The company set up to run Hull’s City of Culture year is being given £1m of council cash to continue beyond 2017.
It is part of a deal with the Government after former chancellor George Osborne announced a £13m package of support in March.
The City of Culture company is led by chief executive Martin Green with broadcaster Rosie Millard as its chairman. As yet, it is not known whether either will stay on after 2017.
At a recent East Riding scrutiny meeting Mr Green hinted he might move once the year had finished, admitting: “I’m a bit of a project junkie”. However, the company itself will continue to operate until 2021 to delivery a legacy programme of culture and arts activities.
‘PROJECT JUNKIE’: Martin GreenCity council deputy chief executive Trish Dalby said: “2017 is going to be a fantastic year but it’s not just about that year.
“It’s about another three years after that when Hull will still be the UK City of Culture.
“During that time we will be looking to change significantly how people think about arts and culture in Hull by using them as a vehicle for regeneration and transformation.”
More news: Why global investors are now looking at Hull and big-time projects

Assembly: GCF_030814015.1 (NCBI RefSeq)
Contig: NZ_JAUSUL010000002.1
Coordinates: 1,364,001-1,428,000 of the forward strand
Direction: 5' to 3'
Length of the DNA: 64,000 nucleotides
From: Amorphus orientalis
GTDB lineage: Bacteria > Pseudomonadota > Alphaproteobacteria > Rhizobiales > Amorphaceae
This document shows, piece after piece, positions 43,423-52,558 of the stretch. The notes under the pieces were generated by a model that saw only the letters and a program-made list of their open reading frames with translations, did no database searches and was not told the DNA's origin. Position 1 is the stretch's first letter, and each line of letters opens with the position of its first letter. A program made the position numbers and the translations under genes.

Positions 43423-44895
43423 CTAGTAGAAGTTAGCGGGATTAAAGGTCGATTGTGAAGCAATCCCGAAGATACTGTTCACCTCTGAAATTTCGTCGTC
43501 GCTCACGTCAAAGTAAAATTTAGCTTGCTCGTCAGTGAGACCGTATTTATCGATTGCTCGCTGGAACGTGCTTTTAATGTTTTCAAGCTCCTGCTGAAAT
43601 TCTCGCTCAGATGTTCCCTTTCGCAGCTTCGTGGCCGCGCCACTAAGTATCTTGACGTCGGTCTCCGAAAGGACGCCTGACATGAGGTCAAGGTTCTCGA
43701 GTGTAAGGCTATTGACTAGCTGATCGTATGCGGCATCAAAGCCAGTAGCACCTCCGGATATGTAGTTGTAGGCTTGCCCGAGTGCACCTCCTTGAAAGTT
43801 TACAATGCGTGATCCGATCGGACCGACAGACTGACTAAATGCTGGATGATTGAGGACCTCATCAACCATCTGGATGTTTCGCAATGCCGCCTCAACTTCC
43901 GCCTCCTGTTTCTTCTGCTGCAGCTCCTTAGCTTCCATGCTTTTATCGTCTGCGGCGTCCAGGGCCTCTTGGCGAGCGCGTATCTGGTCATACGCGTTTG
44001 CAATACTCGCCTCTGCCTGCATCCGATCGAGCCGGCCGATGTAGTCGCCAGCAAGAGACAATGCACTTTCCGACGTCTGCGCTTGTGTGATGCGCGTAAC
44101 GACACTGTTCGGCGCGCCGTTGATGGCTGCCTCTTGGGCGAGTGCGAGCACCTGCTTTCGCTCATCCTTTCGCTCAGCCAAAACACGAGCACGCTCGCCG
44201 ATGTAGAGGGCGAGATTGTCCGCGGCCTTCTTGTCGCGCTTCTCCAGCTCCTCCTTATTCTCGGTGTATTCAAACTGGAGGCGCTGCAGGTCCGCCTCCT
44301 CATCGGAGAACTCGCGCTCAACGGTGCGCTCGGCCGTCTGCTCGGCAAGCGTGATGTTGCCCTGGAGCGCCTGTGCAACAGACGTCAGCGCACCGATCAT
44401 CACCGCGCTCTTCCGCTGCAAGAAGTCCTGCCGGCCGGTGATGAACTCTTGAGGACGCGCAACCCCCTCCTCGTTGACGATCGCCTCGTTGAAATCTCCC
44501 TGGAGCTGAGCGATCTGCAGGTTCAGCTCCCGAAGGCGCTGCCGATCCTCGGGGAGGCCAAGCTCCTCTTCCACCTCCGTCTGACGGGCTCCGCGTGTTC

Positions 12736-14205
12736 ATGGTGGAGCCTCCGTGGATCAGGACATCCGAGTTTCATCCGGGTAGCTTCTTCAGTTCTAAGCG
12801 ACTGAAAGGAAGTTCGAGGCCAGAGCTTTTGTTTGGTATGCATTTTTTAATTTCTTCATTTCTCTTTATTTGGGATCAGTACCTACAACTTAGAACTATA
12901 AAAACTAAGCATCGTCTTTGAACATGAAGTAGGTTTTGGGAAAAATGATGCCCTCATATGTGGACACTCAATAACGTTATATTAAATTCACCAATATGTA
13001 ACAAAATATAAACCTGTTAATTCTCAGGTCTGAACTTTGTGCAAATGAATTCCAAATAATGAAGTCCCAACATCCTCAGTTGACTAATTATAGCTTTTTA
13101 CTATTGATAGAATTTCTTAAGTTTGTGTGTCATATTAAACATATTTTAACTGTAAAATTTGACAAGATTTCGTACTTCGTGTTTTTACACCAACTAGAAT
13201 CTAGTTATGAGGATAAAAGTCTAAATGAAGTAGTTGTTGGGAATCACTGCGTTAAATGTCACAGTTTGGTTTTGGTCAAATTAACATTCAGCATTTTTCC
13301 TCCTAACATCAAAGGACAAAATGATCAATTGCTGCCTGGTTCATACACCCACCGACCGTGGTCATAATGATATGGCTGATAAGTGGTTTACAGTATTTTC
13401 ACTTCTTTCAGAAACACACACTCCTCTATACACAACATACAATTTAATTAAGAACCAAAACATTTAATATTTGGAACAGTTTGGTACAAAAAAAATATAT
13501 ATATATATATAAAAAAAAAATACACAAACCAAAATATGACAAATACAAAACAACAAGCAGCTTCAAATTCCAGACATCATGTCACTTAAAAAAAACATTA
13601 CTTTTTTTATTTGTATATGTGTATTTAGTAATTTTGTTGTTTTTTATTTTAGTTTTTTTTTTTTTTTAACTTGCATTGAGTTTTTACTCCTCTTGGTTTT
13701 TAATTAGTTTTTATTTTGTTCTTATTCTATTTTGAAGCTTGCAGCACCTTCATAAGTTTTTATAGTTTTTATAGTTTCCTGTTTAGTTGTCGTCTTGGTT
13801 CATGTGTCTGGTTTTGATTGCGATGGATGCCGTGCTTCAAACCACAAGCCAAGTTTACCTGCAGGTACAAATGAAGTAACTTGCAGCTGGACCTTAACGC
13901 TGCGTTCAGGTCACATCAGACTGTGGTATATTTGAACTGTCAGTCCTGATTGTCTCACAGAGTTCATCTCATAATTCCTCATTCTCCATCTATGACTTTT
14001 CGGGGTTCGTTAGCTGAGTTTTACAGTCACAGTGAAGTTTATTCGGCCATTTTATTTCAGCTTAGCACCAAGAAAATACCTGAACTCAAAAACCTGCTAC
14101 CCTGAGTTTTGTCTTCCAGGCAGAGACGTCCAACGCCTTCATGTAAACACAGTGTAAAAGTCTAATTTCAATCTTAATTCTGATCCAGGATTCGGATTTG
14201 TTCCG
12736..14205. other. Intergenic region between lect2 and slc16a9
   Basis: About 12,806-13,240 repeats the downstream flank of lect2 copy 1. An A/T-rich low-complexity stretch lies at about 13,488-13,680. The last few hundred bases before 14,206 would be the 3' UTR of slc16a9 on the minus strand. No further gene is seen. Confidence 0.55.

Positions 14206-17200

Ms Dalby said it was too early to say whether key company figures such as Mr Green would be staying. She said: “Ultimately it will depend on personal circumstances and we have to respect that, however, I am confident that some people who have come to Hull work on 2017 will consider staying on.”
She said one the roles of the company beyond 2017 would be to continue the job of attracting arts funding to Hull. “We have already seen how it has attracted really big funders and sponsors for 2017,” she said.
“For this additional investment the council is putting in we would expect a similar return.”
CULTURE: ‘Hullywood’ movie posters are among the projects catching attention.Several major funders for the 2017 programme have already expressed an interest, in principle, of extending that support for Hull into the following years.
The council’s £1m allocation will sit alongside £8m from Mr Osborne’s grant for legacy work. The remaining £5m from the government grant is going towards the cost of redevelopment work at Hull New Theatre.
The 2017 company was set up in October 2014 after Hull won the bid to become the next UK City of Culture. It operates as a charity and is based in High Street.